Dear Amy: My middle child and I struggled during my parenting years. I always connected with her older brother and younger sister more easily than with her.
Columnist Amy Dickinson (Bill Hogan/Chicago Tribune)
I had no idea how much this hurt her until she moved out. Once during a conversation, she shared many, many incidents showing a lack of affection during her childhood that hurt her. There is truth to this; however, at the time I did not see it.
Now that she is an adult, I have tried to “make up” for the pain that I caused her. I have been there for her. She still (subconsciously) punishes me.
She is now a doctor, and all through medical school she wrote me loving cards of kindness and appreciation, thanking me for my support and love. Yet we can hardly be around each other for two days without her picking apart everything that I say or do.
Ask Amy: My mom says this man is part of our family, but I can’t forgive him
Ask Amy: Am I being a prude about my boyfriend’s ‘cam work’?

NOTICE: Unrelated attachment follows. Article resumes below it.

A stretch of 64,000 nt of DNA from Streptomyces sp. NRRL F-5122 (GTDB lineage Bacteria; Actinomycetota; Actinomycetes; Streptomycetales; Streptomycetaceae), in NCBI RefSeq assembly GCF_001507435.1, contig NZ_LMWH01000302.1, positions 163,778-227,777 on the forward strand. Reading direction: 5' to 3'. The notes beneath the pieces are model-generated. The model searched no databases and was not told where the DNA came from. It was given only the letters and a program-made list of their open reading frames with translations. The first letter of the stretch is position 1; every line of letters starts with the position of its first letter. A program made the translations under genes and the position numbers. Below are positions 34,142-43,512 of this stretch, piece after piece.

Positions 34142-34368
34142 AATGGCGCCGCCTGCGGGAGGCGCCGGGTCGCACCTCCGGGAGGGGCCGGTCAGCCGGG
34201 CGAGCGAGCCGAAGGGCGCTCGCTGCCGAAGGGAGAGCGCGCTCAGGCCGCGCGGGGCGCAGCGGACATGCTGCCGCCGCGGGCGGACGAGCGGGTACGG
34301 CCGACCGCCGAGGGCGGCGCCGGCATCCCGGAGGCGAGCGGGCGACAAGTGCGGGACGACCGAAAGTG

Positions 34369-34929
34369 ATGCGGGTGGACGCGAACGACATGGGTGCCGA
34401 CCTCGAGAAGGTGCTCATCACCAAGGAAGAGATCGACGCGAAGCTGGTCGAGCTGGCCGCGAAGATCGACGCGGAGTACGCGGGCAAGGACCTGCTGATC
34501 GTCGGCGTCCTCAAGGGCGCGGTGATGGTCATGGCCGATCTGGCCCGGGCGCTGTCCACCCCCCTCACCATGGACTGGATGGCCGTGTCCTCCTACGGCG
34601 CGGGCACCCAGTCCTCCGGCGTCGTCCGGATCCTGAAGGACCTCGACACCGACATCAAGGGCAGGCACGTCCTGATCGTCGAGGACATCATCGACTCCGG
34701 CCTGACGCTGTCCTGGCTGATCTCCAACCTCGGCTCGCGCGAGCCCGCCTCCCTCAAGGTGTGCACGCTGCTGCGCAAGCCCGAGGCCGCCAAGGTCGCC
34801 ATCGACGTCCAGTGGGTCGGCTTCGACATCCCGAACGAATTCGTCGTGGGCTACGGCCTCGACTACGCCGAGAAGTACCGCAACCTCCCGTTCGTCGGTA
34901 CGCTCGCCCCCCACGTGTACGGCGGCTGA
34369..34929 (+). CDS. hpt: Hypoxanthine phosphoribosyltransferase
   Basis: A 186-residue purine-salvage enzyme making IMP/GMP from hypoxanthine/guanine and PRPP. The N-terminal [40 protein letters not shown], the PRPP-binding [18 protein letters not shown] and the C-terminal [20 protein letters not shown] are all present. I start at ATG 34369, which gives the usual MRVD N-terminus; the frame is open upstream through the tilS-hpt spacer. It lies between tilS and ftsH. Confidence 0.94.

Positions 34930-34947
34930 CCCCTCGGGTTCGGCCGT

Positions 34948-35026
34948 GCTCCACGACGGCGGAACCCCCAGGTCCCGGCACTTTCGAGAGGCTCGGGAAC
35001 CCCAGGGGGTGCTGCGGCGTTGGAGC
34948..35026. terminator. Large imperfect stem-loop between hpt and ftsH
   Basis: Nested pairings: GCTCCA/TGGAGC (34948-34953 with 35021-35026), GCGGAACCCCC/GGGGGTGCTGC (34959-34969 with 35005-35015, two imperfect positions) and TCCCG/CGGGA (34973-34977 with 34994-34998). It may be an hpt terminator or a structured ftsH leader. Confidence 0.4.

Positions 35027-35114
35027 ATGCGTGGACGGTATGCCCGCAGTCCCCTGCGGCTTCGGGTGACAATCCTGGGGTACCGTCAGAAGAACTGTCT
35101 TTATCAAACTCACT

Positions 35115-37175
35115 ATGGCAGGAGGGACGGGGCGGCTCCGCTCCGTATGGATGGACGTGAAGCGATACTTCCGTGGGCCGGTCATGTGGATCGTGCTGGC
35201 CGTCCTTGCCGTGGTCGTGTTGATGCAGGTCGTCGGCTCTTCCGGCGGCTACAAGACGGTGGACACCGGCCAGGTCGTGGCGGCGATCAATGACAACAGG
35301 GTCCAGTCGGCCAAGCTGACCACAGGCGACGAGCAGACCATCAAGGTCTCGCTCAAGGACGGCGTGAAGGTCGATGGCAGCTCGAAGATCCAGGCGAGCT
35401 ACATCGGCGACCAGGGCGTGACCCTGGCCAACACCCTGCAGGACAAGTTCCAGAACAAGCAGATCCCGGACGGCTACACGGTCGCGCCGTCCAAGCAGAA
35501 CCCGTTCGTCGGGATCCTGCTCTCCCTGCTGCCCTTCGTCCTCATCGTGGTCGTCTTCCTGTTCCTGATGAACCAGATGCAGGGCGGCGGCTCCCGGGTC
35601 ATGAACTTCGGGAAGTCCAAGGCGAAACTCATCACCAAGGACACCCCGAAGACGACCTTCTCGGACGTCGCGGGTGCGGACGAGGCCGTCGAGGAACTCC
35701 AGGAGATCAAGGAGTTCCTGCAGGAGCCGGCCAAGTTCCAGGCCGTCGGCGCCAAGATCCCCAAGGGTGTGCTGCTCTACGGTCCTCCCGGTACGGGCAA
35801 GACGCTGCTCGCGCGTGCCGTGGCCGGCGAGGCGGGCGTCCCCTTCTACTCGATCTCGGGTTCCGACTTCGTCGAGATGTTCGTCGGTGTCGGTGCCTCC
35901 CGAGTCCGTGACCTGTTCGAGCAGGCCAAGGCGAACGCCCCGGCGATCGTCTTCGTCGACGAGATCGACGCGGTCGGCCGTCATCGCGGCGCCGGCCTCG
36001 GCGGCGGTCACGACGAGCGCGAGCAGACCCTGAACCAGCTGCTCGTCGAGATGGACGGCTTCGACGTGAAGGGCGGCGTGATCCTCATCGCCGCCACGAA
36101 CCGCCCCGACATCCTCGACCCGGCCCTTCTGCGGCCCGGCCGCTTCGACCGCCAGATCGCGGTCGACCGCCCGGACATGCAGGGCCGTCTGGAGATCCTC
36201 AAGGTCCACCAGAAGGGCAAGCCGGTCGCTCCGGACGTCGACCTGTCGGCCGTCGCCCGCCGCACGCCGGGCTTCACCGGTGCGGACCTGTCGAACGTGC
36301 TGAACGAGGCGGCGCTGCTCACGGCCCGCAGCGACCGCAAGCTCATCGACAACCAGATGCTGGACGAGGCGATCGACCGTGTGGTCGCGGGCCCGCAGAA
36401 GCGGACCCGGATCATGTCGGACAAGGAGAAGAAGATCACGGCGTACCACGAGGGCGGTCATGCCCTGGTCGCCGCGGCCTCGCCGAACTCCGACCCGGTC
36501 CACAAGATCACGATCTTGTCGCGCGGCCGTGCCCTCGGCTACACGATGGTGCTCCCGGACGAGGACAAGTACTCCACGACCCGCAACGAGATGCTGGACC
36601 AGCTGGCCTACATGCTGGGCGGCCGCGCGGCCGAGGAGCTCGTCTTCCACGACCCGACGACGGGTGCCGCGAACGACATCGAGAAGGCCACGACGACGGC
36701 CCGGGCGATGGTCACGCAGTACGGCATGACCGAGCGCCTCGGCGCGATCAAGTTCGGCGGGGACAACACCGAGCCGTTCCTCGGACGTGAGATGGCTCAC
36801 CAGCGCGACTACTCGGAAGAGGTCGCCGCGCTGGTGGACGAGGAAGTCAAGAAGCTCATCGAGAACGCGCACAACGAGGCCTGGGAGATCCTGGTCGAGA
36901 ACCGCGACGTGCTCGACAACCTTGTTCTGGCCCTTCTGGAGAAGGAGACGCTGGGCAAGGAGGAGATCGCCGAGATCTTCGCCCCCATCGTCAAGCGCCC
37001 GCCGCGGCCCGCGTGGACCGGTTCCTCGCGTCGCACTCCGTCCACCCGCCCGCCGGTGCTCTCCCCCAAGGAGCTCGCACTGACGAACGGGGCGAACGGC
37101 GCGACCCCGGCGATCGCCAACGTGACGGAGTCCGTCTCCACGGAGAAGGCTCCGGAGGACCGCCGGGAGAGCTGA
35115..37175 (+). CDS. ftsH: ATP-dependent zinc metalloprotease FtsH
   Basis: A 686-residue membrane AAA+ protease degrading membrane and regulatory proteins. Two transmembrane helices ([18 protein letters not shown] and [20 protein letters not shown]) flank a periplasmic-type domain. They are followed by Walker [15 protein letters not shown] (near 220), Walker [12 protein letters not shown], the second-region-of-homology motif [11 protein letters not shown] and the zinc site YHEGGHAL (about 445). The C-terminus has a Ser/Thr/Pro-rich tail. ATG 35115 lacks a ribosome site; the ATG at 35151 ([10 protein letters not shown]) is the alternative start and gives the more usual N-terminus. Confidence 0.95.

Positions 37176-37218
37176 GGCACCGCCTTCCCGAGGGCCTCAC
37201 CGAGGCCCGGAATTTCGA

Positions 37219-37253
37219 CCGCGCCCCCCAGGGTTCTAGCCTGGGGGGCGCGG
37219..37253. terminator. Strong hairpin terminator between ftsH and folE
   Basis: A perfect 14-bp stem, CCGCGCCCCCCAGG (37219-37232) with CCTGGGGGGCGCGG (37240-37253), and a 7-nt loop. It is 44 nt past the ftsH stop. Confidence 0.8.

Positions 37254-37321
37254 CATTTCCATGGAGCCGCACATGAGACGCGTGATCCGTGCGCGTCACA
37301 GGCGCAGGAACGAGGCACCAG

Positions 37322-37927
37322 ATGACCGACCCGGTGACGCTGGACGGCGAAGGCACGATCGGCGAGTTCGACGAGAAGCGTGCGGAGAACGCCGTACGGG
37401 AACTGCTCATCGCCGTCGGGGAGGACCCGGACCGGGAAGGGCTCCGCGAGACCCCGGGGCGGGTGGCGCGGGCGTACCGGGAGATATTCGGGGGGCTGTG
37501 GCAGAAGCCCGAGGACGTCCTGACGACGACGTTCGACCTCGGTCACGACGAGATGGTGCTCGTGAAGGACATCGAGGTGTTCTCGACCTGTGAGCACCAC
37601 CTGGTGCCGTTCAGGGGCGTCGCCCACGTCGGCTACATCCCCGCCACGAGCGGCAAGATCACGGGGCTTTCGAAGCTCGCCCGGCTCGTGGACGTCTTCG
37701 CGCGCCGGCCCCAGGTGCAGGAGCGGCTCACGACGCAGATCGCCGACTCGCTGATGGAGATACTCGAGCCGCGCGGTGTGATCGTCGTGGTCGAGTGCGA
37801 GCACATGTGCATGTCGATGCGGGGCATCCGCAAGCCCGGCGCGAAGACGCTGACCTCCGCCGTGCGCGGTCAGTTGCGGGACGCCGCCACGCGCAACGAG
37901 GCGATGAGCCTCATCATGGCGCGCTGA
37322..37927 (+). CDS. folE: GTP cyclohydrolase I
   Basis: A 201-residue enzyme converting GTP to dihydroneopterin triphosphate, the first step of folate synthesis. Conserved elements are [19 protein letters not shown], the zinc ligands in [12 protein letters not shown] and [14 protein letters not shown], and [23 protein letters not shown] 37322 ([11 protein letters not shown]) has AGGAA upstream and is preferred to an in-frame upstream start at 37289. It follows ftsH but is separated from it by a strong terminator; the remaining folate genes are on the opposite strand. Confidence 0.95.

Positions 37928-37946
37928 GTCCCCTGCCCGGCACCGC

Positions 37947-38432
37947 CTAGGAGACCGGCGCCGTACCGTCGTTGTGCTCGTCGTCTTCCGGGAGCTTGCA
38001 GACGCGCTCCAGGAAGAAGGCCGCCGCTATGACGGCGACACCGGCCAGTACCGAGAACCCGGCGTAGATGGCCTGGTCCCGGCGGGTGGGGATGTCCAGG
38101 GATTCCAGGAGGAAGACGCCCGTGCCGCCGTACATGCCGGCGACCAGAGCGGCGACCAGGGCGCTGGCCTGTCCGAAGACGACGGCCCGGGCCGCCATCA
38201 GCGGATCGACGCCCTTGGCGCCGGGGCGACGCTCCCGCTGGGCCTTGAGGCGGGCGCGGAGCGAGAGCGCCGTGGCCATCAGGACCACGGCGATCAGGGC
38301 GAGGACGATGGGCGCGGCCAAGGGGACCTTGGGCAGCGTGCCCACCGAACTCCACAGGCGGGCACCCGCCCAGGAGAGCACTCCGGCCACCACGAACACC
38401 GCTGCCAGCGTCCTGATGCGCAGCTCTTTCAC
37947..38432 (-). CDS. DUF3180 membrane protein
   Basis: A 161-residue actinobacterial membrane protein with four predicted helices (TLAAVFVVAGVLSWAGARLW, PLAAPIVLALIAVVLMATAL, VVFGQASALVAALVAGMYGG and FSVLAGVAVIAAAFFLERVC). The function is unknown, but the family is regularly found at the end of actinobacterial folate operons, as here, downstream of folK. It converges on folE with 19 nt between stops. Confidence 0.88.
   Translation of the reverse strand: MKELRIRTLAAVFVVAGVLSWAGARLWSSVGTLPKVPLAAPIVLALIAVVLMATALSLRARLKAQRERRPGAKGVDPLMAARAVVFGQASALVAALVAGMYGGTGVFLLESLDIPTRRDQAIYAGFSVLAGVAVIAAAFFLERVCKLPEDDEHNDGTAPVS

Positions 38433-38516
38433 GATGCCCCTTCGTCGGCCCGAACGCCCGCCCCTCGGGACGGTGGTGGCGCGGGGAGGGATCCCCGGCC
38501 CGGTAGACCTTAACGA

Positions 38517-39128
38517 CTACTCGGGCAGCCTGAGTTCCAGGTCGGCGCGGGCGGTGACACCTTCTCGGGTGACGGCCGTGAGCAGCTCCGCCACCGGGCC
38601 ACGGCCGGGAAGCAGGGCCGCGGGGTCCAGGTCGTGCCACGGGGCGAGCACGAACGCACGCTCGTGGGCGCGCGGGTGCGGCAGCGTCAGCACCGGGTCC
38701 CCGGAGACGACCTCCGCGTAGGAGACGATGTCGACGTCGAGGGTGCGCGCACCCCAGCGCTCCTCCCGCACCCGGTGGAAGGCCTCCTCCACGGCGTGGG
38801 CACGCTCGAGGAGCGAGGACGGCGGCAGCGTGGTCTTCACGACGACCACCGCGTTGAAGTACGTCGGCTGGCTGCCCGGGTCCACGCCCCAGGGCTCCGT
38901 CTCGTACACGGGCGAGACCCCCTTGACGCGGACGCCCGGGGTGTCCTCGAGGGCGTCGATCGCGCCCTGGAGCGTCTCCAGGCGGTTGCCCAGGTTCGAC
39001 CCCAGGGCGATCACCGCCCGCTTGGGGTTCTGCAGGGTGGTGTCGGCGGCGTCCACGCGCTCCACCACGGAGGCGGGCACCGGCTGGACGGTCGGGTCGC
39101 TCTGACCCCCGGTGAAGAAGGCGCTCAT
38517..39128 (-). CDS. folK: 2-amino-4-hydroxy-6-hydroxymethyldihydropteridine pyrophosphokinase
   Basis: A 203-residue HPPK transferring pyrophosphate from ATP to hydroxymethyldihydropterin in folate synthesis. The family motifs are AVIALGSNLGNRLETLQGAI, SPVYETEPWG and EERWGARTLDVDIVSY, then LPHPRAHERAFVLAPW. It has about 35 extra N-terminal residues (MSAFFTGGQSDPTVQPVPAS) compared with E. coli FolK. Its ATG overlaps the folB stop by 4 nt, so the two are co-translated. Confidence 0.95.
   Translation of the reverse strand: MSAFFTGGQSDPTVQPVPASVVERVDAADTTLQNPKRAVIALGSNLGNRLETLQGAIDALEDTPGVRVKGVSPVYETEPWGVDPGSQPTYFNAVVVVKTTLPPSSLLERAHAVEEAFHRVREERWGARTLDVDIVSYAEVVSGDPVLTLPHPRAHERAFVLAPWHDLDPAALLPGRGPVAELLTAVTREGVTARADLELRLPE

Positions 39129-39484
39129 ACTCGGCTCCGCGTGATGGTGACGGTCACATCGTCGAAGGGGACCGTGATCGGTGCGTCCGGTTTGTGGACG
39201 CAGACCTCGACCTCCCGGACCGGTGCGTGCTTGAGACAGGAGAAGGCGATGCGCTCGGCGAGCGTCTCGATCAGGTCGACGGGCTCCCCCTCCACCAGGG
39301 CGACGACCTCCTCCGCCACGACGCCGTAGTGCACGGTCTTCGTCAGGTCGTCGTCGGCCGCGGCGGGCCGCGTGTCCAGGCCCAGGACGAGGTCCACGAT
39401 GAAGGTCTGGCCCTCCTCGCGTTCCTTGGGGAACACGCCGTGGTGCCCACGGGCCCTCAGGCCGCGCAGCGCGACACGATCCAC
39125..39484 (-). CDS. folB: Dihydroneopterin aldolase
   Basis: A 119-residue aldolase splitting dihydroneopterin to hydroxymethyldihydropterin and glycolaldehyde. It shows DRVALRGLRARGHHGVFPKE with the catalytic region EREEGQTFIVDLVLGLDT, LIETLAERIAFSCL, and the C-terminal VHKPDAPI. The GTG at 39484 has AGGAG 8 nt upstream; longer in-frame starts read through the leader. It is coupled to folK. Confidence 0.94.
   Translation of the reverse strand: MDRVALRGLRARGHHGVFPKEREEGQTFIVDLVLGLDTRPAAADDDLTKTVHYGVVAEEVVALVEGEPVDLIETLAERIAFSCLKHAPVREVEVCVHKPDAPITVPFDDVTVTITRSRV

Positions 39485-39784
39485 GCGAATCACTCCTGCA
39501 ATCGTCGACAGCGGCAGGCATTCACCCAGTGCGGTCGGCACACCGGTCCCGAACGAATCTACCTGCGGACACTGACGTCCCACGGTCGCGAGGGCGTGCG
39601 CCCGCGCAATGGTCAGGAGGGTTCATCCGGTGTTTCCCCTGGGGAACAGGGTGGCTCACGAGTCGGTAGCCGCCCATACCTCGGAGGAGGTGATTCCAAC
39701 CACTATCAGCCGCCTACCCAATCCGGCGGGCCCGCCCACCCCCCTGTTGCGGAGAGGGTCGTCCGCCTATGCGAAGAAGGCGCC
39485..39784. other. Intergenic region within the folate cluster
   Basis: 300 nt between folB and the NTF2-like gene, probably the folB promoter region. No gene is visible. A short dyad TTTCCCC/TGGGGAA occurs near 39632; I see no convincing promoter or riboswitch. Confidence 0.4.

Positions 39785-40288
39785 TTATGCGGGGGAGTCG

Ask Amy: We had a little fight and he’s been silent for two months
Ask Amy: He refuses to return my letters, and I’m worried his niece will read them
Ask Amy: What does a modern woman think about these movies?
I am always on eggshells around her. She is very beautiful and professionally driven. I know that I annoy her. I can’t figure out if she still has resentments from her childhood.
She is currently distancing herself from me. This happened after she and I drove several hundreds of miles together to the location of her medical residency. Even though she lived with me pretty happily for a month beforehand, the trip itself didn’t go well.
She says that she doesn’t like the person that I am. This came out of left field.
I don’t know how to react. She ignores my texts.
Should I just give her space?
Dear Dumbfounded: First this: You cannot “make up” for a lack of affection, neglect, or imbalanced treatment during your daughter’s earlier years. You can only do your best to acknowledge the validity of your daughter’s experience, apologize, ask for forgiveness and try to start fresh — as two adults who share a complicated history.
Your daughter is a medical resident, and so she is probably not going to have the extra emotional bandwidth to work on your relationship. During a very high-stress situation (headed to a new place with an extremely challenging job), she said something harsh and unkind. …read more
Source:: The Mercury News – Latest News